Homeschooling, my kids, has taught me a lot. Since we use our state’s public online school system, Connections Academy, we still have to worry about the upcoming standardized testing this spring. Since I prepared most of my life to be a teacher, I still find myself worrying about whether or not they are going to do well on their standardized testing. I want to prove that my teaching methods are working, and they are indeed learning something.
In my search for encouraging homeschooling quotes to share with you in the coming months. Since, I find that the spring time makes homeschooling the kids harder for me because they are so utterly eager to get outside. I knew we’d all need some extra encouragement and ideas to help us get through it all.
This quote stopped me dead in my tracks though. “The kids in our classroom are infinitely more significant than the subject matter we teach.” By Meladee McCarty. The reason this quote stopped me so intensely is because I know I push my kids hard from January until they endure their standardized testing. Mind you, it shows in their results because they usually excel well with the exception of Social Studies. (I still haven’t found the magic cure to make history fun and exciting for us. That makes it hard to teach it!)
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This lovely quote made me ask myself “What is more important? The Student or Their score?”
That shouldn’t be a tough question to answer. When you’re an educator, you know that these tests are your chance to see just how your teaching methods are working. These tests aren’t just for the students anymore. Now every decision the government makes is based on the pupils’ scores they make on these standardized tests. That’s why it’s hard to answer that question at times.
Understanding Testing Frustrations
Ironically for me, I am TERRIBLE at taking any standardized or assessment type test. If you ask me the material in a not “testing” atmosphere, you almost bank I can answer the question rather quickly. On the flip side though, if you hand me a test and expect me to answer that very same question chances are high my anxiety will kick in, and I will miss it. Amazingly, I’ve still done fairly well on the tests, but never well enough for anyone to ever know my true knowledge. Hence, why I was always bored to death going to school even in the honors courses I took.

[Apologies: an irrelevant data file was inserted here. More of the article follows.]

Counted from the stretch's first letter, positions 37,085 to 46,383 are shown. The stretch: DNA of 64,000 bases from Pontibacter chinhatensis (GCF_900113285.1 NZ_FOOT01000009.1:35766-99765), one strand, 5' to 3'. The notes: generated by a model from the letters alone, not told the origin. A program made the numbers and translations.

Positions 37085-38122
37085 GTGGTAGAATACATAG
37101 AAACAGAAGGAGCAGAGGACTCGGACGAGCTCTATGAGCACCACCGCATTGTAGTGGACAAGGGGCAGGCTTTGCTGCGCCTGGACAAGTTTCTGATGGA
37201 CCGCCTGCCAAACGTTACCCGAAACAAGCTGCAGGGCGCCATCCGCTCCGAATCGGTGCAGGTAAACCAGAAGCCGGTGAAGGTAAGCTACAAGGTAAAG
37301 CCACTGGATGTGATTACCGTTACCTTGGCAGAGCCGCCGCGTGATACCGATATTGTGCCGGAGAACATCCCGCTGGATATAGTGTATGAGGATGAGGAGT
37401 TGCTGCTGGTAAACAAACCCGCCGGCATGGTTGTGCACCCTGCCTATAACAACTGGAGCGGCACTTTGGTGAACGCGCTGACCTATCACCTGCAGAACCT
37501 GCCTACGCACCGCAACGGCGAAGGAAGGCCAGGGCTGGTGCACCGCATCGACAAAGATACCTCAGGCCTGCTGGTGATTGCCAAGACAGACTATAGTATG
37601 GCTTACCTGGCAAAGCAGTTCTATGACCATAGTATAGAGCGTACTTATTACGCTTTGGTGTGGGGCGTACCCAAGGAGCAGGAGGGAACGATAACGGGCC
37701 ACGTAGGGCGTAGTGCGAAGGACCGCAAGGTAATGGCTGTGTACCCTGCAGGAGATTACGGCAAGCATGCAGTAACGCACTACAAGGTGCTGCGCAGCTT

While preparing my kids for their standardized tests this year, I’m going to have to hang on tightly to this quote. I want my children to know that they matter to me far more than any score they may bring in on their standardized tests. I fear that in the prior years, I’ve always pushed them to show me how much they know from January to April/May that they may think all I care about is them doing well on these tests. We work harder during these months than any other time of the school year!! The rest of the school year, we float along and learn at a slow, leisurely pace. If I can take them to a park and teach them Science and History while we’re there, I’ll do it in a skinny second!
As their homeschooling mother, I have the freedom to make these changes for my kids. But what about the students in the public schools? Who is going to insist on making those changes there? Who is going to help make the stand that the government needs to focus more on ensuring our kids learn the material actually versus seeing what they put on paper? Chances are extremely high that there are many children in our society who are like me and are terrible test takers!!
Since we look mediocre or terrible on paper, we get shafted. We get short-changed. If it weren’t for the fact that I was a Teacher Assistant/Teacher Cadet since I was in the sixth-grade chances are high, I would have been left in the dust. I had the advantage of working with my teachers, so they got to see what I knew on a very personal level. What about the students who don’t have that chance?
I think us as a whole need to find a way to get students taught and evaluated in a different manner than these tests. Our students need to be treated as people and not a mere number in the school systems. Granted, I don’t have the answer or solution to this problem, but I’m confident there has to be a way to do it.
What are your thoughts on this topic?